One of the most important advances in the diagnosis of foot/heel pain is MRI. With MRI, both the bones and the soft tissues can be evaluated in terms of their structure and physiology. Certain MRI protocols can show fluid build-up within a structure than can indicate inflammation, or increased density of a bone indicating chronic stress to that area. The list of differential diagnoses has grown due to the detailed evaluation of both bone and soft tissue structures by MRI. We now understand why there can be such a discrepancy between lameness and the radiographic appearance of the navicular bone.

Once the MRI scan is performed and the hundreds of images evaluated by an experienced radiologist, then treatment recommendations can be made.

Types of problems that can cause the signs of navicular syndrome:

Navicular bone

  • osteonecrosis
  • edema
  • fibrocartilage erosions
  • suspensory ligament injuries
  • fragmentation/avulsion of the distal tip of the bone
  • impar ligament injuries
  • navicular bursitis
  • bony stress fractures

Deep digital flexor tendon

  • tendon fraying
  • tendon tears
  • adhesion to the navicular bone

Coffin joint

Coffin bone/lamina

  • edema
  • laminitis
  • keratoma
  • chondrocoronal ligament injuries
  • bony stress fractures

Pastern area

  • straight, oblique or cruciate distal sesamoidean ligament injuries
  • inter-sesamoidean ligament injuries
  • superficial digital flexor tendon injuries
  • pastern joint arthritis
  • deep digital flexor tendon injuries
  • bony stress fractures

Fetlock area

  • fetlock collateral ligament injuries
  • suspensory branch injuries
  • joint cartilage damage
  • bony stress fractures

In our experience, there is often more than one injury/problem discovered. In order to reliably treat the lameness, all injuries need to be identified and treated. Thinking, “that injury is too high in the lower limb to be causing the lameness; the PDN block does not go that high” can be a big mistake. Injuries to the suspensory ligament branches (just above the fetlock) have been identified as the cause of lamenesses that blocked out with a PDN block.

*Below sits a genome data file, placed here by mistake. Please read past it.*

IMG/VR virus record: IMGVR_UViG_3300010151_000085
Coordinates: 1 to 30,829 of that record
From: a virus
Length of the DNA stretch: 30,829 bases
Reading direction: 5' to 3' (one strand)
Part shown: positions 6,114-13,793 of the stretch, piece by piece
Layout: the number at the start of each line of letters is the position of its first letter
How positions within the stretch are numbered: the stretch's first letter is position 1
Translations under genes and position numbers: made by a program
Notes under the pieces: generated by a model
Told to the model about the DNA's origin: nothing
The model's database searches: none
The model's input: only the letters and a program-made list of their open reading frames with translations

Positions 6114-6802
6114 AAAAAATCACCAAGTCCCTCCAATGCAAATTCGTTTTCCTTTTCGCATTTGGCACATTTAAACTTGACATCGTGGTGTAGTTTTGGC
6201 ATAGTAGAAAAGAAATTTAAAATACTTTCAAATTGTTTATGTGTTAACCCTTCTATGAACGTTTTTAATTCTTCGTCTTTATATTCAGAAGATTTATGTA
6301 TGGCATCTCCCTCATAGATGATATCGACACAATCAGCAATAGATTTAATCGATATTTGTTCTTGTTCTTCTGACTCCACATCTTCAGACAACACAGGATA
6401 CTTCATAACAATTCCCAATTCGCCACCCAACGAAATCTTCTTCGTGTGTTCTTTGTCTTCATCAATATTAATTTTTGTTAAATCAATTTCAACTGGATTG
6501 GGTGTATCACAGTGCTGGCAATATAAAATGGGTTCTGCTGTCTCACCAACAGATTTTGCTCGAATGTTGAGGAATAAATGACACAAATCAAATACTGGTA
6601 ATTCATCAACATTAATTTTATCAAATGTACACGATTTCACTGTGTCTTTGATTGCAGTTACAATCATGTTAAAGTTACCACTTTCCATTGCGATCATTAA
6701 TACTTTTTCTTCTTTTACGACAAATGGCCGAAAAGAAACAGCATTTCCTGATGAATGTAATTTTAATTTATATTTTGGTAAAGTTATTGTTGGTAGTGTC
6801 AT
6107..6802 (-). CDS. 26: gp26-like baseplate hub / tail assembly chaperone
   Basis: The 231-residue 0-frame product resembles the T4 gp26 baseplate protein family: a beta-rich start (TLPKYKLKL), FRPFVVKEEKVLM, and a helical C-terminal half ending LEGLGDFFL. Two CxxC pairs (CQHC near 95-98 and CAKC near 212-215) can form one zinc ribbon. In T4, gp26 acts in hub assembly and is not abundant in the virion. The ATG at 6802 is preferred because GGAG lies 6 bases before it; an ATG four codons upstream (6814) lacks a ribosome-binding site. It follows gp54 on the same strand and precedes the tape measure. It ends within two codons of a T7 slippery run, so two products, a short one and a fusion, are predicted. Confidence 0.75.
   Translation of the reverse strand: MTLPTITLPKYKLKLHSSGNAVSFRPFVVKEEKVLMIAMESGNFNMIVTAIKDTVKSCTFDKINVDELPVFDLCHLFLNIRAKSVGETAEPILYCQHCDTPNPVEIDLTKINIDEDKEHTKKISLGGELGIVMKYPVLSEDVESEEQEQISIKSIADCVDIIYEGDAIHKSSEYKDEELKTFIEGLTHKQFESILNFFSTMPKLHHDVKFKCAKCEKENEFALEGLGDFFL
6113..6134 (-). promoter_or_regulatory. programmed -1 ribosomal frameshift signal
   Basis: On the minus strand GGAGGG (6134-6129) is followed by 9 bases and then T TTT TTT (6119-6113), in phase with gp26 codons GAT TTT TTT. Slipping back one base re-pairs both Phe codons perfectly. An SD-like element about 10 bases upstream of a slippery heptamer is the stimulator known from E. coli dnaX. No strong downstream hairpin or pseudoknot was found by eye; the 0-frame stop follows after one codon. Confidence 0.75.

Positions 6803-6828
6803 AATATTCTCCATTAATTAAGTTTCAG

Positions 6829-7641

Treatment can now be tailored to each individual injury. It is very important for the success of the treatment, that all injuries are addressed and treated. Some may need to be re-treated at a later date.

Here is a list of just some of the treatment options:

Systemic treatment

  • isoxsuprine- vasodilator that increases blood flow to the foot
  • antiinflammatories- NSAIDS like bute and banamine
  • tildren- bone modulator. Promotes bone repair.
  • adipose Derived Stem Cells- healing and repai
  • pergolide- treats Cushings Sydrome which can help control laminitis. Also used for treating laminitis associated with Insulin Resistance.

Local treatment

  • adipose Derived Stem Cells- healing and repair
  • IRAP-(interleukin 1 receptor antagonist protein), anti-inflammatory, growth factors
  • PRP- platelet rich plasma- healing and repair
  • corticosteroid injection of joints/bursa- anti-inflammatory
  • shockwave therapy- increase blood flow, anti-inflammatory


  • Corrective trimming and shoeing- heel support, shock absorption, and improved breakover
  • Neurectomy
  • Bursoscopy- surgical scoping of the navicular bursa
  • Rest with controlled rehabilitation

Regular monitoring of the healing process is also important to determine if re-treatment or an alteration in the rehabilitation program is required. This monitoring may consist of examination, x-rays, ultrasound, or MRI.


With an accurate diagnosis and specific treatment, the majority of horses with ‘foot/heel pain’ regain soundness. We have also noted a dramatic decrease in the numbers of horses that require neurectomy to become sound. Which supports the idea that “by indentifying and treating all of the injuries individually, we can actually repair most of the damage instead of just masking the pain”. Many horses with ‘foot/heel soreness’ return to their normal activity levels.